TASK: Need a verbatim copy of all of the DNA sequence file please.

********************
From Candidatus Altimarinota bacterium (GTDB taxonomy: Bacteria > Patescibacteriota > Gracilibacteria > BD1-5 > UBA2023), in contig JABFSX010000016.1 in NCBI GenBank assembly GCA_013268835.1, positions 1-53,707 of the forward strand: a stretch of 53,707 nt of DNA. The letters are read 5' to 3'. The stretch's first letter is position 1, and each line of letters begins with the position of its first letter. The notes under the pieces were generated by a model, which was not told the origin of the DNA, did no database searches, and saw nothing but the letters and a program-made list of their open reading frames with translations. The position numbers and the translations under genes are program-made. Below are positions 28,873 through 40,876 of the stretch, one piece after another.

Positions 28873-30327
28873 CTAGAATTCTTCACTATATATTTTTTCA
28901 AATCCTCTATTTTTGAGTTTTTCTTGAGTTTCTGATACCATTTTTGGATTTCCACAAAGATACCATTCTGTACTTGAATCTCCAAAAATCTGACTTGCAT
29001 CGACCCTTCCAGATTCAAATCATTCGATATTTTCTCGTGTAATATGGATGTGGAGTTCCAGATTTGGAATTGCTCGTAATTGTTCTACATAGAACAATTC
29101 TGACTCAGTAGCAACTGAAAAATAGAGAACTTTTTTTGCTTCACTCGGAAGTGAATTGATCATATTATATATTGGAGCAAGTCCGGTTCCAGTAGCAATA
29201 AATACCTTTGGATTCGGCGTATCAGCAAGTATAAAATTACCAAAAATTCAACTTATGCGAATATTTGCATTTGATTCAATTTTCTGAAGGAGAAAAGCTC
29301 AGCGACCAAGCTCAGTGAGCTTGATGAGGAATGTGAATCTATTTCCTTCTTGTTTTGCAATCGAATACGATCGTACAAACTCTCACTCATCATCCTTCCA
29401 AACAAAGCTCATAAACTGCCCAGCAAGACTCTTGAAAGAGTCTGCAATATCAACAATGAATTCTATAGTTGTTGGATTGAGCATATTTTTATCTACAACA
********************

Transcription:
From Candidatus Altimarinota bacterium (GTDB taxonomy: Bacteria > Patescibacteriota > Gracilibacteria > BD1-5 > UBA2023), in contig JABFSX010000016.1 in NCBI GenBank assembly GCA_013268835.1, positions 1-53,707 of the forward strand: a stretch of 53,707 nt of DNA. The letters are read 5' to 3'. The stretch's first letter is position 1, and each line of letters begins with the position of its first letter. The notes under the pieces were generated by a model, which was not told the origin of the DNA, did no database searches, and saw nothing but the letters and a program-made list of their open reading frames with translations. The position numbers and the translations under genes are program-made. Below are positions 28,873 through 40,876 of the stretch, one piece after another.

Positions 28873-30327
28873 CTAGAATTCTTCACTATATATTTTTTCA
28901 AATCCTCTATTTTTGAGTTTTTCTTGAGTTTCTGATACCATTTTTGGATTTCCACAAAGATACCATTCTGTACTTGAATCTCCAAAAATCTGACTTGCAT
29001 CGACCCTTCCAGATTCAAATCATTCGATATTTTCTCGTGTAATATGGATGTGGAGTTCCAGATTTGGAATTGCTCGTAATTGTTCTACATAGAACAATTC
29101 TGACTCAGTAGCAACTGAAAAATAGAGAACTTTTTTTGCTTCACTCGGAAGTGAATTGATCATATTATATATTGGAGCAAGTCCGGTTCCAGTAGCAATA
29201 AATACCTTTGGATTCGGCGTATCAGCAAGTATAAAATTACCAAAAATTCAACTTATGCGAATATTTGCATTTGATTCAATTTTCTGAAGGAGAAAAGCTC
29301 AGCGACCAAGCTCAGTGAGCTTGATGAGGAATGTGAATCTATTTCCTTCTTGTTTTGCAATCGAATACGATCGTACAAACTCTCACTCATCATCCTTCCA
29401 AACAAAGCTCATAAACTGCCCAGCAAGACTCTTGAAAGAGTCTGCAATATCAACAATGAATTCTATAGTTGTTGGATTGAGCATATTTTTATCTACAACA